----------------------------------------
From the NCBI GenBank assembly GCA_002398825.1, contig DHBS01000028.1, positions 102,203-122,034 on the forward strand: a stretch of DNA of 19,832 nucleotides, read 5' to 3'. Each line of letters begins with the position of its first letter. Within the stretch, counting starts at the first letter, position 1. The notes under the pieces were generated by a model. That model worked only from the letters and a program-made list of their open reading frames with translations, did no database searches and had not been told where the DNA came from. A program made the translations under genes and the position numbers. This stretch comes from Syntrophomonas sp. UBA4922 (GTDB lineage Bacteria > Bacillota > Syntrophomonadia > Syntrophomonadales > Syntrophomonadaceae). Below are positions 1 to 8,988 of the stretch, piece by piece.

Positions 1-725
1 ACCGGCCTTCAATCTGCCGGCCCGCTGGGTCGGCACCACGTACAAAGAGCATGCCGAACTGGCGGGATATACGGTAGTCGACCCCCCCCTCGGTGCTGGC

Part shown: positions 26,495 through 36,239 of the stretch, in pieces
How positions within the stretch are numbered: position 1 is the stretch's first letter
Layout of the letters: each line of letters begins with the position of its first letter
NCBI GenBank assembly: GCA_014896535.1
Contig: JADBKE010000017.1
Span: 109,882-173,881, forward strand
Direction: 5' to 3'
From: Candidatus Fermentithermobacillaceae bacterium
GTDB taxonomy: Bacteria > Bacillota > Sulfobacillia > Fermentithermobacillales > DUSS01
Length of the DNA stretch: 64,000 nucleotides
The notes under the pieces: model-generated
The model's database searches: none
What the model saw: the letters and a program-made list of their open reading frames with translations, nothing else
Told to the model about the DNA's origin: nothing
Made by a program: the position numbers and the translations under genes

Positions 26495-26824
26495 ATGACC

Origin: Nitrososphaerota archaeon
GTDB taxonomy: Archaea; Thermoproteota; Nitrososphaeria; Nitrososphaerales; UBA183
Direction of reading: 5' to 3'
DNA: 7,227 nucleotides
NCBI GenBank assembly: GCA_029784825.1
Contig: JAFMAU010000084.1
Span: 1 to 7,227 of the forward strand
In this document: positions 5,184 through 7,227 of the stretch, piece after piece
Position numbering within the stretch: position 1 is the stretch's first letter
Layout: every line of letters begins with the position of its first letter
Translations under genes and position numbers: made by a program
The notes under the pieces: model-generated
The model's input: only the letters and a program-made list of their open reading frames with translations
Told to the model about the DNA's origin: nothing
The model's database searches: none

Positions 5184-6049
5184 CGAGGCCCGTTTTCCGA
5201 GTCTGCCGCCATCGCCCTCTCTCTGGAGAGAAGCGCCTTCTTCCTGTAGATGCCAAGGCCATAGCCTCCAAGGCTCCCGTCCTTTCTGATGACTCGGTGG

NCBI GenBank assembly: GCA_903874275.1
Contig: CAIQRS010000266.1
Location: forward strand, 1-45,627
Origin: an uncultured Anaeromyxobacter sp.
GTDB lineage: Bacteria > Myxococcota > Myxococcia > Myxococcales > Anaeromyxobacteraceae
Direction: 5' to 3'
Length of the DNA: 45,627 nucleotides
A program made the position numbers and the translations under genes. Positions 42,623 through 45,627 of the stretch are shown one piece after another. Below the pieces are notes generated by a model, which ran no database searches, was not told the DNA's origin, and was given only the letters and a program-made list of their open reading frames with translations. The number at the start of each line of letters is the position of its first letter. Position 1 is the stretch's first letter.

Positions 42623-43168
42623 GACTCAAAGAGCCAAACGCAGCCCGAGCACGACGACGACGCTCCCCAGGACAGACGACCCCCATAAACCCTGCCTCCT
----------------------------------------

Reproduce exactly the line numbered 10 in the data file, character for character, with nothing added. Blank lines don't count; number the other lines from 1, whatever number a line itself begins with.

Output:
Direction: 5' to 3'